PS By the way, I had a revelation: Not the one I had before, which I
            posted here. But, I do get sometimes, from my mind, quick, quiet,
            direct messages, which are either on the basis of "do it" or "dont do
            it", and only sometimes the answers are more elaborate. Just recent
            when I was thinking about Saklas again, I was told to finish it off
            and then I got also a "No". So I felt actually sorry for Saklas, when
            I someplace accused him wrongly. I am not joking, I am taking this
            message seriously. The message told me to stop queerbashing the
            demiurge! It shows me that there is a missing link, Saklas is not all
            that bad, therefore we should exercise some self-restraint in bashing
            him, which is however easier said than done for a Gnostic. Regards,
            Martin
          • Mike Leavitt
            Hello martin12617 ... Well it is said, give the devil his due. ;-) Regards -- Mike Leavitt ac998@lafn.org
            Message 5 of 6 , Jul 5, 2003
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              Hello martin12617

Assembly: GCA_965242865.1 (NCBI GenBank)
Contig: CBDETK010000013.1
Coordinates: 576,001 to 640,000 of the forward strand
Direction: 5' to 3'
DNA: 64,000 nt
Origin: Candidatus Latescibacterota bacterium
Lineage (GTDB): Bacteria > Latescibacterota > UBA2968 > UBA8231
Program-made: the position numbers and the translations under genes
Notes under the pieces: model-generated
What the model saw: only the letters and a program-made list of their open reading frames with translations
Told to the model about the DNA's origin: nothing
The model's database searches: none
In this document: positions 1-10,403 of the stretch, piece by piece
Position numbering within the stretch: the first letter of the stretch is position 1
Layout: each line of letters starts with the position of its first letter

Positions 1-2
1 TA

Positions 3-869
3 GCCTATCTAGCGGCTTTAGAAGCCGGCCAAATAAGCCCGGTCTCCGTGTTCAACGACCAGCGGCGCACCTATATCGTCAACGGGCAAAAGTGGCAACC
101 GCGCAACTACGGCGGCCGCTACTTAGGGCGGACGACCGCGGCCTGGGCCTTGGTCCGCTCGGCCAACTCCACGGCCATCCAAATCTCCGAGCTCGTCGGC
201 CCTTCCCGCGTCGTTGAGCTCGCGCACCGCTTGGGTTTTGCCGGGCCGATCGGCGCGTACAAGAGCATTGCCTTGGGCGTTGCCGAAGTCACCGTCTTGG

On 04-Jul-03, you wrote:

              > Mike thanks for your comment. I will mark the other attributes,
              > which have to be attackedL: greed, stupidity, and incompetence.
              > Saklas better watches out, when I get him finally one day on the
              > line!
              >
              > PS By the way, I had a revelation: Not the one I had before, which I
              > posted here. But, I do get sometimes, from my mind, quick, quiet,
              > direct messages, which are either on the basis of "do it" or "dont
              > do it", and only sometimes the answers are more elaborate. Just
              > recent when I was thinking about Saklas again, I was told to finish
              > it off and then I got also a "No". So I felt actually sorry for
              > Saklas, when I someplace accused him wrongly. I am not joking, I am
              > taking this message seriously. The message told me to stop
              > queerbashing the demiurge! It shows me that there is a missing link,
              > Saklas is not all that bad, therefore we should exercise some
              > self-restraint in bashing him, which is however easier said than
              > done for a Gnostic. Regards, Martin